Expect the Giants to make some sort of splash at the trade deadline to improve their rotation. One more solid starter could go a long way in a wide-open NL West in 2013, and could serve as the replacement for Tim Lincecum, who is set to hit free agency at the end of the season.
After a 2012 offseason in which the Mariners tried to improve their offense via trades and free agency, things have all but fallen apart again for the boys from the Northwest.
The full-on youth movement is already underway for the Mariners, as the likes of Nick Franklin, Mike Zunino and, most recently, Brad Miller have already been brought up from the farm.
With that in mind, Mariners like Mike Morse, Kendrys Morales and Joe Saunders could very well be targets for contenders looking for that extra piece. All three players are currently on one-year deals, and would fit the mold of a rental player for another team down the stretch.
Of the three, expect Morse to be the most sought after. Morse has struggled through some injuries this season, but when healthy, is a solid power option for any team.
A team like the New York Yankees could be a candidate for Morse given their struggles on offense this season; especially in the designated hitter spot. Yankees' DH's are batting a collective .214/.303/.386 with 14 home runs and 41 RBI among 11 players.
Despite an injury-riddled season for the New York Yankees, they have managed to keep the ship relatively afloat, and sit only 2.5 games out of the last wild card spot as of Wednesday, July 3.
Outside of Robinson Cano and Brett Gardner, the entire Yankees' offense has been borderline terrible. They rank in the bottom third of the league in almost every offensive category, despite the advantage of playing half of their games in one of the most hitter-friendly ballparks in the majors.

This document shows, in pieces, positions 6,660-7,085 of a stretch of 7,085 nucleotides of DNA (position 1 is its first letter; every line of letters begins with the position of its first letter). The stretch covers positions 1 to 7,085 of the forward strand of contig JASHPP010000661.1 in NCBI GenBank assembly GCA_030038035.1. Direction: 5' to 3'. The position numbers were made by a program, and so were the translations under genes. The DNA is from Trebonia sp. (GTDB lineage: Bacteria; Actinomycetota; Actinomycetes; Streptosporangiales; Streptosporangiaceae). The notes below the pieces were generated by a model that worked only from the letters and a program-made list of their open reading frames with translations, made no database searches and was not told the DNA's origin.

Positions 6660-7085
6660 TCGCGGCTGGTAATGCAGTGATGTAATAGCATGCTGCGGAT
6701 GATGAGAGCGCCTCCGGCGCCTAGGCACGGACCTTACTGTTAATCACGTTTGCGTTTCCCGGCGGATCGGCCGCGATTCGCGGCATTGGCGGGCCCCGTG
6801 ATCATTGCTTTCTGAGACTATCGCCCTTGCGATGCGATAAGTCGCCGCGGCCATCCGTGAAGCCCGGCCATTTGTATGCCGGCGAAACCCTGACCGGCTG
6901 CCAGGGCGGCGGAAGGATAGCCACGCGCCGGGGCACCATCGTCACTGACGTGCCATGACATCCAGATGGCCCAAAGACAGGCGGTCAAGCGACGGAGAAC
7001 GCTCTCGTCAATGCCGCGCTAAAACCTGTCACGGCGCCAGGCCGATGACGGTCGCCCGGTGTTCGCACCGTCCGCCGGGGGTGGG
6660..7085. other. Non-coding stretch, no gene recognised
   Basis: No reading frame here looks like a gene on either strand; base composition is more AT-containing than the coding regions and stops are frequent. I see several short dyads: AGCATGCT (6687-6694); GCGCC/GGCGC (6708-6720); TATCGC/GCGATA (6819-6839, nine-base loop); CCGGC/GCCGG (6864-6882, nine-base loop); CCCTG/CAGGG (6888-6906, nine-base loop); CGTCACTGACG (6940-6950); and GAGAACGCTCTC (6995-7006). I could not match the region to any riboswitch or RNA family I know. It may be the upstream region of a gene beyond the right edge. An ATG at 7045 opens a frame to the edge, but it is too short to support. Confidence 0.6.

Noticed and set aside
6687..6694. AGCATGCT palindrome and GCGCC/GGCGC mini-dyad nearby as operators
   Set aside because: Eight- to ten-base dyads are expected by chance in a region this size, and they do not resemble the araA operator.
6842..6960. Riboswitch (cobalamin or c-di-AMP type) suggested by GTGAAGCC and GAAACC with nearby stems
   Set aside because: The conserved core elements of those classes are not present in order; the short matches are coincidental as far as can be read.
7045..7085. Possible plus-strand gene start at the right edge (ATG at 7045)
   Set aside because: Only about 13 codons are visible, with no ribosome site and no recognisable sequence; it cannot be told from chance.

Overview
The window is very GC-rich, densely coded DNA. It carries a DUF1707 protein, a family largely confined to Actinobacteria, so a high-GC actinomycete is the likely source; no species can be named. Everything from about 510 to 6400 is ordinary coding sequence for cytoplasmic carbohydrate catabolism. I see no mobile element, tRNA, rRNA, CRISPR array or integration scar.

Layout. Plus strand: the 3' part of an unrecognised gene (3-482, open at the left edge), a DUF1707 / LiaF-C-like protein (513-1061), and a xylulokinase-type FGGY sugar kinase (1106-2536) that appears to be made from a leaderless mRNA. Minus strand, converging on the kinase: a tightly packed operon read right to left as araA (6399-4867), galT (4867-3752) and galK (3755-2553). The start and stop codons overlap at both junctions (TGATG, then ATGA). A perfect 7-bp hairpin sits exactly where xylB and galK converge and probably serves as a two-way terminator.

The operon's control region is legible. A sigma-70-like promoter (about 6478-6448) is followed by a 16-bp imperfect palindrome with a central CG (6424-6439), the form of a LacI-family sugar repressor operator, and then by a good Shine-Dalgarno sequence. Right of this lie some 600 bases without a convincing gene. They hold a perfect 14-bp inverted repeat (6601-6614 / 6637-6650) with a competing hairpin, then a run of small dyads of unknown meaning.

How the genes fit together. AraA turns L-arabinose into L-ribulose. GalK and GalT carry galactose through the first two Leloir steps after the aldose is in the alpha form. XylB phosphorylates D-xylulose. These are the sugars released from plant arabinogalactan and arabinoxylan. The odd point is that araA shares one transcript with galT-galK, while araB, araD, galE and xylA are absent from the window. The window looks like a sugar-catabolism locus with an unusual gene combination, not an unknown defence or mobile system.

In spite of all this, the Yankees will still be buyers at the deadline because, well, they're the Yankees. The previously mentioned Mike Morse could be a target, as well as just about any other bat available on the market.
The biggest story going into the deadline for the Yankees is how economically responsible general manager Brian Cashman continues to be with the Yankees' payroll. If Cashman truly does not want to take on salaries, the Yankees may have to get creative in order to improve their lineup.
The Cubs will not be the only team from Chicago at the deadline that will be active, nor will they be the only team selling.
The White Sox currently sit in the basement in the American League Central, and need a major make-over before they can get serious about contending anytime soon.
With only Chris Sale and Paul Konerko being listed as untouchable, every player on the White Sox roster is at risk of being moved, which could make the White Sox the most active team at the trade deadline.
At this point, cleaning house completely maybe the best decision for the White Sox moving forward. Reliever Jesse Crain maybe the most valued asset on the White Sox roster, and would be a fit for teams in desperate need of a set-up man or closer.
Break up the Buccos!
In what has become the feel-good story of the baseball season, the Pittsburgh Pirates, who haven't had a winning season since 1992, are the proud owners of the best record in Major League Baseball.
Pitching has helped carry the Pirates this season, as they lead the majors in team ERA and batting average against, and rank third in the league in WHIP. Despite that, the Pirates could still be looking for another pitcher to help solidify their rotation.
With A.J. Burnett being considered the staff ace, the Pirates could be major players in big-name pitchers like Ricky Nolasco, Yovani Gallardo and Matt Garza. The addition of any of those three could go a long way in helping the Pirates make some noise come October.